Removing the Mirena Coil
Why Mirena Works
There\'s great truth to the concept that what works for one person may not work for another. With all of the different methods of birth control available today, a woman has a broad spectrum to choose from - and should look for the best method for her personal lifestyle and body\'s response. Some women prefer the pill while others eschew it completely. Some women swear by IUDs, and many of those women are users of the Mirena IUS (intrauterine system), which uses a coil that is equipped with a progestogen to help prevent pregnancy.
According to Drugs.com, the Mirena coil works to prevent pregnancy by causing the cervical mucus to thicken, giving the sperm a much harder trek to fertilize the egg. It also causes changes in the uterine lining that make it hard for a fertilized egg to implant and grow. After a period of five years, the manufacturers recommend the Mirena be removed from the uterus by a health care professional. There can be some unpleasant side effects to the removal process, even though the company advises that removal is usually quite painless.
Removing the Mirena Coil - Painless?
The Mirena coil has a couple of threads attached to it that remain in the vagina, outside the cervix, once the IUD is inserted. When the time comes to remove the Mirena, the doctor will grasp the threads with forceps and pull the device from the uterus. The Mirena is T-shaped when it is in place; however, when the strings are pulled, the arms fold down and it is pulled from position. This action can cause pain and discomfort, often leaving residual cramping once it is dislocated from the uterus. It is suggested that removing the coil during menstruation, when the cervix is somewhat softened, makes the removal easier and less painful. If severe or sharp pains or persistent cramping occurs it should be reported to a health care professional. This could signal a pregnancy or some other serious complication.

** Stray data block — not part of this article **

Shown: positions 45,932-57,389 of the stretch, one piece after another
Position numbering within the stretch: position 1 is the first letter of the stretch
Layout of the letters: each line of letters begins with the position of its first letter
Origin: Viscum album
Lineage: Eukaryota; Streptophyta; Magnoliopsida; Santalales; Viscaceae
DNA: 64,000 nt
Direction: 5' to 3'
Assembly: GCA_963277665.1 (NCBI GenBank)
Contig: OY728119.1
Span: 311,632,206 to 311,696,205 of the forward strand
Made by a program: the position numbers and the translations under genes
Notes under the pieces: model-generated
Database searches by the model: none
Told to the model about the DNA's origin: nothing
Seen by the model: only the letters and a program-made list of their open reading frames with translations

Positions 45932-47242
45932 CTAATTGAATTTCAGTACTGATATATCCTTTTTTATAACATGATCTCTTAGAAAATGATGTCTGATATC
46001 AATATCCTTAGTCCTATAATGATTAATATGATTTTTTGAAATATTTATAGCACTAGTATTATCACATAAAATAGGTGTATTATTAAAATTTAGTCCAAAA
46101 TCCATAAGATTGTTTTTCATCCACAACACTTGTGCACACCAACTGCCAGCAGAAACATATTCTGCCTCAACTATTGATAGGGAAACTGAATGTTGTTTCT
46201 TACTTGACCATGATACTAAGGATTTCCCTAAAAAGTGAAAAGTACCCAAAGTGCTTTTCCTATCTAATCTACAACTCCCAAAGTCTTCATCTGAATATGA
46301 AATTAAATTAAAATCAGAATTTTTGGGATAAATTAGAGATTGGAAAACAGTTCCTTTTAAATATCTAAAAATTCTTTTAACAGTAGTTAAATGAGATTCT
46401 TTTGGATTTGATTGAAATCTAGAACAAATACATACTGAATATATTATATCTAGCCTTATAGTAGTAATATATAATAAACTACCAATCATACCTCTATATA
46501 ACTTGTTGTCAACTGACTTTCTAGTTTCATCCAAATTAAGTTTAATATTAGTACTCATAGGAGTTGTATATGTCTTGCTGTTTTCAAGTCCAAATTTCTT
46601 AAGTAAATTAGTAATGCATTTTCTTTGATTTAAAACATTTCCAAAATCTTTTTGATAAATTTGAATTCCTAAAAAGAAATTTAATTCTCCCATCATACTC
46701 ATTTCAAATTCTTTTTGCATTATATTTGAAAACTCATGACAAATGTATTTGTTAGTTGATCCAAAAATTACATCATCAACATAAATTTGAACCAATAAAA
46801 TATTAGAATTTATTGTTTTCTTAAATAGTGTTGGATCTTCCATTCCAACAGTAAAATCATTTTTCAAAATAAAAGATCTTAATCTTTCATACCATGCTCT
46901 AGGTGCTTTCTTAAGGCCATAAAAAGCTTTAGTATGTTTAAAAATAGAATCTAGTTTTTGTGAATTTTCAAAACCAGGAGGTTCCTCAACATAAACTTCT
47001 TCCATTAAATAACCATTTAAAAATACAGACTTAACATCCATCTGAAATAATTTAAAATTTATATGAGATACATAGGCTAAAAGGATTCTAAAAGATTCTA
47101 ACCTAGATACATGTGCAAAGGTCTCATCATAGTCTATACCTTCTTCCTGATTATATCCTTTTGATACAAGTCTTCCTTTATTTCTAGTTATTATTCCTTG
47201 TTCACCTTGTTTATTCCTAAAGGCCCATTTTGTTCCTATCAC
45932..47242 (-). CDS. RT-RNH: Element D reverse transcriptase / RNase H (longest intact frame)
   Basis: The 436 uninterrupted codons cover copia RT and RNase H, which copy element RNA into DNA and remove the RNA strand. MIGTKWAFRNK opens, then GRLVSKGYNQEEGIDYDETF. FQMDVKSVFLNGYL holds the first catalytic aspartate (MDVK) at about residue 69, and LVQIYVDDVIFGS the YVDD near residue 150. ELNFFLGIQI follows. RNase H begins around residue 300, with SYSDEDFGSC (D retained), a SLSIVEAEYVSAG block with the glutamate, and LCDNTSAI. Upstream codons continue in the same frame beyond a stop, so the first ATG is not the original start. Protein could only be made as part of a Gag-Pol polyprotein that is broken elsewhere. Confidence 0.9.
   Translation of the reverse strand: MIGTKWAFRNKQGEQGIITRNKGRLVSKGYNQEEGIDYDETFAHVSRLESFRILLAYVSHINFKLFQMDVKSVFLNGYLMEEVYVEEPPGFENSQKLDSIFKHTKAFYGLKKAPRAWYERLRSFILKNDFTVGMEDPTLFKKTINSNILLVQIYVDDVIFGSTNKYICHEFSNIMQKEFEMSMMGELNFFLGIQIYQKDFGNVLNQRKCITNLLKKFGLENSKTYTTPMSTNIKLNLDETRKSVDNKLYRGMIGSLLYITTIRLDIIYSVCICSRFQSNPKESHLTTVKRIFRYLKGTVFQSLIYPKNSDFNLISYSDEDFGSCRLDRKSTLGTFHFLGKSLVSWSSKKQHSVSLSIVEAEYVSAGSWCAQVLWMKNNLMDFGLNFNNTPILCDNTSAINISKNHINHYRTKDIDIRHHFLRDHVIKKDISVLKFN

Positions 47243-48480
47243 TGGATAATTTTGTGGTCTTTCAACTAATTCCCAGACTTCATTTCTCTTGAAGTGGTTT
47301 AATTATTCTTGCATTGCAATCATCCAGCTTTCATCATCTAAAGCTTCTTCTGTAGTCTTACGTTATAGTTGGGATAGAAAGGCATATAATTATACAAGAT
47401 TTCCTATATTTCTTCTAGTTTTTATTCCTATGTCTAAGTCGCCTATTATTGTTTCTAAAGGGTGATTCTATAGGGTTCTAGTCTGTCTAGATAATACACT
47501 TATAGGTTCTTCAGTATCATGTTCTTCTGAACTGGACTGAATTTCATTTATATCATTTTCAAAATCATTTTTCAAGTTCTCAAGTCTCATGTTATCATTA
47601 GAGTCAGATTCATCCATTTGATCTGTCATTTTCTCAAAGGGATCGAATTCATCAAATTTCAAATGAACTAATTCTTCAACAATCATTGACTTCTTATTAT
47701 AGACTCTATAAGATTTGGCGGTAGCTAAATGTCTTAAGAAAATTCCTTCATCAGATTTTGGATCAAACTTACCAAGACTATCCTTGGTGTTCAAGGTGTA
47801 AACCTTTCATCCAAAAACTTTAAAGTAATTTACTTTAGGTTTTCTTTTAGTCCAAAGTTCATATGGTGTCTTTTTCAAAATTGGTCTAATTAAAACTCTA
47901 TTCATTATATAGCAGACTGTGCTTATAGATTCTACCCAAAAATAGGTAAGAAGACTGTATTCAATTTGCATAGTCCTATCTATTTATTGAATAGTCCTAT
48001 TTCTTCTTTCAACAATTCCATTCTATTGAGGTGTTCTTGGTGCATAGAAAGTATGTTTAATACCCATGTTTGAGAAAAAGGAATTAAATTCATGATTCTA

The Risks to a Pregnancy with Mirena
Since no method of birth control outside of abstinence is 100% effective, some women who use the Mirena IUD will become pregnant. Should this happen, a possible end may be a septic abortion (infection in the uterus while pregnant), which is a leading cause of maternal death worldwide. If pregnancy does occur, the coil should be removed, which may cause a miscarriage. On the other hand, not removing the coil may cause a miscarriage as well. It also increases the risk of infection, premature labor and premature delivery. If the Mirena remains in the uterus as a pregnancy progresses, the long term effects on the unborn baby are unknown. Since the Mirena releases synthetic hormones into the uterus, there is a definite possibility of birth defects and health problems for a baby.